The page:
Budleigh loses a celebrated resident
Wolf Hall writer Dame Hilary Mantel has died “suddenly yet peacefully” surrounded by close family and friends aged 70, HarperCollins has announced. She was also famed for the follow-up novels Bring Up The Bodies and The Mirror and The Light.
Phil Norris www.devonlive.com
In a statement, 4th Estate Books wrote: “We are heartbroken at the death of our beloved author, Dame Hilary Mantel, and our thoughts are with her friends and family, especially her husband, Gerald.
“This is a devastating loss and we can only be grateful she left us with such a magnificent body of work.”
Dame Hilary is best known for her epic The Wolf Hall Trilogy of which Diarmaid MacCulloch, Oxford theology professor and biographer of Thomas Cromwell said: “Hilary has reset the historical patterns through the way in which she’s reimagined the man.”
She won the Man Booker Prize twice, for Wolf Hall and its sequel, Bring Up the Bodies, which also won the 2012 Costa Book of the Year. The conclusion to her ground-breaking The Wolf Hall Trilogy,
The Mirror and the Light, was published in 2020 to huge critical acclaim, an instant number one fiction best-seller and longlisted for The Booker Prize 2020 and winner of the Walter Scott Prize for Historical Fiction, which she first won for Wolf Hall.
Bill Hamilton, Dame Hilary’s agent at literary agency A.M. Heath, said it had been the “greatest privilege” to work with her throughout her career. He said: “Her wit, stylistic daring, creative ambition and phenomenal historical insight mark her out as one of the greatest novelists of our time.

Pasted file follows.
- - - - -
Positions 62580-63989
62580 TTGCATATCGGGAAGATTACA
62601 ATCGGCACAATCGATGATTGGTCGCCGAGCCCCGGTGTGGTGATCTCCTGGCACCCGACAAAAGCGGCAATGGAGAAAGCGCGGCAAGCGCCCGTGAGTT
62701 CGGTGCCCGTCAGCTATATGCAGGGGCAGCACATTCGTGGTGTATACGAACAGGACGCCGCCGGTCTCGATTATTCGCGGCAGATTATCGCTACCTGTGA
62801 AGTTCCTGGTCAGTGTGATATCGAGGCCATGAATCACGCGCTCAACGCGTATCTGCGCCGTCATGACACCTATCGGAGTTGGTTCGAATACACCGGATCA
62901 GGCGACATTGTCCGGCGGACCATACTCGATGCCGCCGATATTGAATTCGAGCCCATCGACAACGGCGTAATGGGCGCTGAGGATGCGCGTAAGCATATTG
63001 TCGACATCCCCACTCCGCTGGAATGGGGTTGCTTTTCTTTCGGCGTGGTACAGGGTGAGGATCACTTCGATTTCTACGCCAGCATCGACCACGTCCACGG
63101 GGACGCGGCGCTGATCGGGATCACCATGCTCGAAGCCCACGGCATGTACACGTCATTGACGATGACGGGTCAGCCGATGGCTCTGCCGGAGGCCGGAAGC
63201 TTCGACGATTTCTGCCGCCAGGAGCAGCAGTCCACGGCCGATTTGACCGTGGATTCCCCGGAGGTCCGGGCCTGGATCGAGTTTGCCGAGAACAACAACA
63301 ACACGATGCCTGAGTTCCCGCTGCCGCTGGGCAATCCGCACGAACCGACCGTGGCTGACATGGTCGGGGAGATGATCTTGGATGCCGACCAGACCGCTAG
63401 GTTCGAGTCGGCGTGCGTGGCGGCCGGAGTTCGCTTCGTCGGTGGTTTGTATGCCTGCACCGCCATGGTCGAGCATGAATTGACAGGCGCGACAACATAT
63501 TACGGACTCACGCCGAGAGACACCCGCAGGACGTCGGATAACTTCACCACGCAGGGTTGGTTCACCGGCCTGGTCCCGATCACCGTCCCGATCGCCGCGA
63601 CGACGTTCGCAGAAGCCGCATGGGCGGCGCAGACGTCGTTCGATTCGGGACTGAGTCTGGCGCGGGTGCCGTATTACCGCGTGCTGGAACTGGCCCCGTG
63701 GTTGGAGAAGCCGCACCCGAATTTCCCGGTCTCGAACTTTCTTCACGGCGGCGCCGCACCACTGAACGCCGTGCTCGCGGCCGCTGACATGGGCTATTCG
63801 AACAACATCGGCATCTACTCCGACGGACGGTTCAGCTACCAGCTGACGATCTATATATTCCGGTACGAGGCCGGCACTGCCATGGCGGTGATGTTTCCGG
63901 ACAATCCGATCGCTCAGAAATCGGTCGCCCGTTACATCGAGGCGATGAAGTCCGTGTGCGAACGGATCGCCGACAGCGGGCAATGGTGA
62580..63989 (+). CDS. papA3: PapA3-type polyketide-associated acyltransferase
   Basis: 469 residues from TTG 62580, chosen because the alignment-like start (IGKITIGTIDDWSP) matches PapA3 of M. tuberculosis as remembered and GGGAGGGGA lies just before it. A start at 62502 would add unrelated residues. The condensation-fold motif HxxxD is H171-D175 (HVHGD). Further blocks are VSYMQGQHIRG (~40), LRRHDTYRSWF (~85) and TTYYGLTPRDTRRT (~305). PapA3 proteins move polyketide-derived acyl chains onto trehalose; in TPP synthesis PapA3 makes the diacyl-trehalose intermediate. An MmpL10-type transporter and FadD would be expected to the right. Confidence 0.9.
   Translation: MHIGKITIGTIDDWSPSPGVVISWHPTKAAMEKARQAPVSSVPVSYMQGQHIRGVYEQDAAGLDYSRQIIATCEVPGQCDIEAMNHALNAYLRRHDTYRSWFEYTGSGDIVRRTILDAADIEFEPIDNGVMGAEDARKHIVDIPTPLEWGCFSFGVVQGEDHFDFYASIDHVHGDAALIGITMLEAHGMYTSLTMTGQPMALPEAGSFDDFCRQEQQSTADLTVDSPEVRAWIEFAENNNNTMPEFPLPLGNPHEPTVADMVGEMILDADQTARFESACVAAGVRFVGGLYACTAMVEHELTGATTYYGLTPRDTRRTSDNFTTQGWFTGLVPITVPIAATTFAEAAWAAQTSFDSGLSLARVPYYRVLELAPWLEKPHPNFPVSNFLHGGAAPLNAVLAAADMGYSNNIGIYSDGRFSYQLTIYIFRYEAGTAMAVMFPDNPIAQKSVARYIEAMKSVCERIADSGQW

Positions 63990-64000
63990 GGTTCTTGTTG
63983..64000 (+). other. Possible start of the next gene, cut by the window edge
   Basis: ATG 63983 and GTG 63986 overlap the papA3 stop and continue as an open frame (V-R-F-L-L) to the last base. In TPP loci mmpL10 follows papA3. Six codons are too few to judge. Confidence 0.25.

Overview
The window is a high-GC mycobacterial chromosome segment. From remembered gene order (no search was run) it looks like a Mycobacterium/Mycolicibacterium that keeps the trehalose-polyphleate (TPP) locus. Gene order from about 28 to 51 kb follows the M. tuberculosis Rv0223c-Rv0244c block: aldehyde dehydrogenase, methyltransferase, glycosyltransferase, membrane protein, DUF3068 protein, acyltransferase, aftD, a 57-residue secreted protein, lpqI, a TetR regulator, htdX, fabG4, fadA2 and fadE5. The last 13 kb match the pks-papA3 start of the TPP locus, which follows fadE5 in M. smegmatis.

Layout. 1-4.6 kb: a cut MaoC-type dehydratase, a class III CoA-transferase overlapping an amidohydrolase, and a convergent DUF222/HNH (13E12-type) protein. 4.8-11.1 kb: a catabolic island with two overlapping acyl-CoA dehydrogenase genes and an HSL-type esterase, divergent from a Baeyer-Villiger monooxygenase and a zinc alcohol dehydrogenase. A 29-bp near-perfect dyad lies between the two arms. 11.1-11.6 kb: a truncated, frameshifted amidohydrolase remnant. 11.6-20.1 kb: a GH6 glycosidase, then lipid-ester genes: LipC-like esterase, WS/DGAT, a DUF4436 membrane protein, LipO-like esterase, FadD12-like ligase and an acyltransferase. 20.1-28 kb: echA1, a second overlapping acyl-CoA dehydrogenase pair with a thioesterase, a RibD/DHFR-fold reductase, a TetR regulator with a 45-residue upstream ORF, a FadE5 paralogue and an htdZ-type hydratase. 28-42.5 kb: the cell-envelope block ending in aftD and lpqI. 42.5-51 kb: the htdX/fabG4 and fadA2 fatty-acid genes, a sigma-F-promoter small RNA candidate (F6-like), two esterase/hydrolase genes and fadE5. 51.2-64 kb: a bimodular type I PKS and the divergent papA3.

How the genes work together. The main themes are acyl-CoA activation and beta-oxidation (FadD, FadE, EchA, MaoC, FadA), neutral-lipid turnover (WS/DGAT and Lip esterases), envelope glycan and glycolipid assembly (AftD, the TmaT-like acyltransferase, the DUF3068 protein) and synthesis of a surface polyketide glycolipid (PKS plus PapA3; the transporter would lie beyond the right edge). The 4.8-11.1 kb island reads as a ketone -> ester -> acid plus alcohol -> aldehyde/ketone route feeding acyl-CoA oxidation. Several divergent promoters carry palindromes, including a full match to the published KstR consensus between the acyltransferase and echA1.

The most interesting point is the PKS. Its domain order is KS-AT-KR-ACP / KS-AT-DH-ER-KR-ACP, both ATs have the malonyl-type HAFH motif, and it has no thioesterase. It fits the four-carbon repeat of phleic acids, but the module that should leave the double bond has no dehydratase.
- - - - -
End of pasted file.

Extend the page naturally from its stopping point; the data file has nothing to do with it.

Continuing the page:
“She will be remembered for her enormous generosity to other budding writers, her capacity to electrify a live audience, and the huge array of her journalism and criticism, producing some of the finest commentary on issues and books.
“Emails from Hilary were sprinkled with bon mots and jokes as she observed the world with relish and pounced on the lazy or absurd and nailed cruelty and prejudice.
“There was always a slight aura of otherworldliness about her, as she saw and felt things us ordinary mortals missed, but when she perceived the need for confrontation she would fearlessly go into battle.
“And all of that against the backdrop of chronic health problems, which she dealt with so stoically. We will miss her immeasurably, but as a shining light for writers and readers she leaves an extraordinary legacy. Our thoughts go out to her beloved husband Gerald, family and friends.”